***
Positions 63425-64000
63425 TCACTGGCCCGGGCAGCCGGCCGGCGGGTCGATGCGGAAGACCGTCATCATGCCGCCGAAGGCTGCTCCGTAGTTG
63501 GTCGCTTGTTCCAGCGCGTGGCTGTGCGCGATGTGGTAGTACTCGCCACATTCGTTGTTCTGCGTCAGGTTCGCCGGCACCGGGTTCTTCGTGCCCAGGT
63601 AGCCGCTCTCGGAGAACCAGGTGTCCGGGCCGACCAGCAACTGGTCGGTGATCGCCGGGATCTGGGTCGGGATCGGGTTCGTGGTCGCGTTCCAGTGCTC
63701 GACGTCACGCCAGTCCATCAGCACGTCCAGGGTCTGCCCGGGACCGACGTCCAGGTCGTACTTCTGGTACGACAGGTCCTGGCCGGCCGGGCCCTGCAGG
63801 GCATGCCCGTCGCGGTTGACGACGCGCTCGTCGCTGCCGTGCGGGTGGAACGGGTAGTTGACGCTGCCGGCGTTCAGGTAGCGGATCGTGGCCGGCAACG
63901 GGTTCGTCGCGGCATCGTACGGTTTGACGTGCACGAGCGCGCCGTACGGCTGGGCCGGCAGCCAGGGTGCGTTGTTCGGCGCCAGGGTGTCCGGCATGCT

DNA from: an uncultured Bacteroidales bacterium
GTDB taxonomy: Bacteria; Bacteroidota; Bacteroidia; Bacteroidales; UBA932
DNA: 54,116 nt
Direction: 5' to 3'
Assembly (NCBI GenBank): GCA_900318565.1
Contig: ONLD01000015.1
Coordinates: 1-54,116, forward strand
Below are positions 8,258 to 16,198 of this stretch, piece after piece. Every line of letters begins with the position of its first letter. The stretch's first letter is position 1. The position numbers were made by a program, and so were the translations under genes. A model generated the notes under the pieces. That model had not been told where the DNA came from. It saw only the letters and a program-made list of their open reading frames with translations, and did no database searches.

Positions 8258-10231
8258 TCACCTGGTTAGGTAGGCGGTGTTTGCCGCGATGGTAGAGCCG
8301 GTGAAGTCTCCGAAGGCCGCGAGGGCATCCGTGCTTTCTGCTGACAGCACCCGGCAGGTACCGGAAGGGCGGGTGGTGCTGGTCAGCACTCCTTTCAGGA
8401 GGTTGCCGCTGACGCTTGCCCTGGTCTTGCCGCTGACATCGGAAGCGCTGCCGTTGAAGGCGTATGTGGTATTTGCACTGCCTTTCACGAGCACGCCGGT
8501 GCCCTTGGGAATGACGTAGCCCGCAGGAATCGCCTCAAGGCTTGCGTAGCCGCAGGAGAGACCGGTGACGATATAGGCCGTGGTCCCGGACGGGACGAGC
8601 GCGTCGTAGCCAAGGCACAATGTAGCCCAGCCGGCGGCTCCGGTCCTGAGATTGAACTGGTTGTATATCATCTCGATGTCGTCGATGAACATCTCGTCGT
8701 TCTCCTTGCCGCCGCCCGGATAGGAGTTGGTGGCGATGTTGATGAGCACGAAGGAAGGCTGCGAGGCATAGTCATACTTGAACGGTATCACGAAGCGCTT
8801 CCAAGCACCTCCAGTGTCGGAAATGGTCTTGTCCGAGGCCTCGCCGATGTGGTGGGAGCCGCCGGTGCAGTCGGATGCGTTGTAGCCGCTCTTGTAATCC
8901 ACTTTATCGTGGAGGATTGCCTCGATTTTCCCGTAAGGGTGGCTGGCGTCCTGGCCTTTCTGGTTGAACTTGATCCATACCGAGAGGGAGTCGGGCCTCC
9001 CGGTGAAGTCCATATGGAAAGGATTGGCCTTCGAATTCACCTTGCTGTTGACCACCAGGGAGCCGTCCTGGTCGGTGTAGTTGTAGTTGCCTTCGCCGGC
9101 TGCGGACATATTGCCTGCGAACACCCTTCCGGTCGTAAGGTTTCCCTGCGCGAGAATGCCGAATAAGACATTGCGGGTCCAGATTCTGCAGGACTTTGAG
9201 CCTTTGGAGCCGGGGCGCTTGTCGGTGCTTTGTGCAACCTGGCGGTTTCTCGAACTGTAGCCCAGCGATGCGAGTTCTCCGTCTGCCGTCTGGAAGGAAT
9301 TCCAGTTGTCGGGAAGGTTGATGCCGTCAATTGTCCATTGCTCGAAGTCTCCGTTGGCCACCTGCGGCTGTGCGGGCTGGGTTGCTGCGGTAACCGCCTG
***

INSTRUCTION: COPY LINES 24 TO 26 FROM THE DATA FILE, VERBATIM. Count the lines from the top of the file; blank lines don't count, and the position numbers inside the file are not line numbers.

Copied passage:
8901 ACTTTATCGTGGAGGATTGCCTCGATTTTCCCGTAAGGGTGGCTGGCGTCCTGGCCTTTCTGGTTGAACTTGATCCATACCGAGAGGGAGTCGGGCCTCC
9001 CGGTGAAGTCCATATGGAAAGGATTGGCCTTCGAATTCACCTTGCTGTTGACCACCAGGGAGCCGTCCTGGTCGGTGTAGTTGTAGTTGCCTTCGCCGGC
9101 TGCGGACATATTGCCTGCGAACACCCTTCCGGTCGTAAGGTTTCCCTGCGCGAGAATGCCGAATAAGACATTGCGGGTCCAGATTCTGCAGGACTTTGAG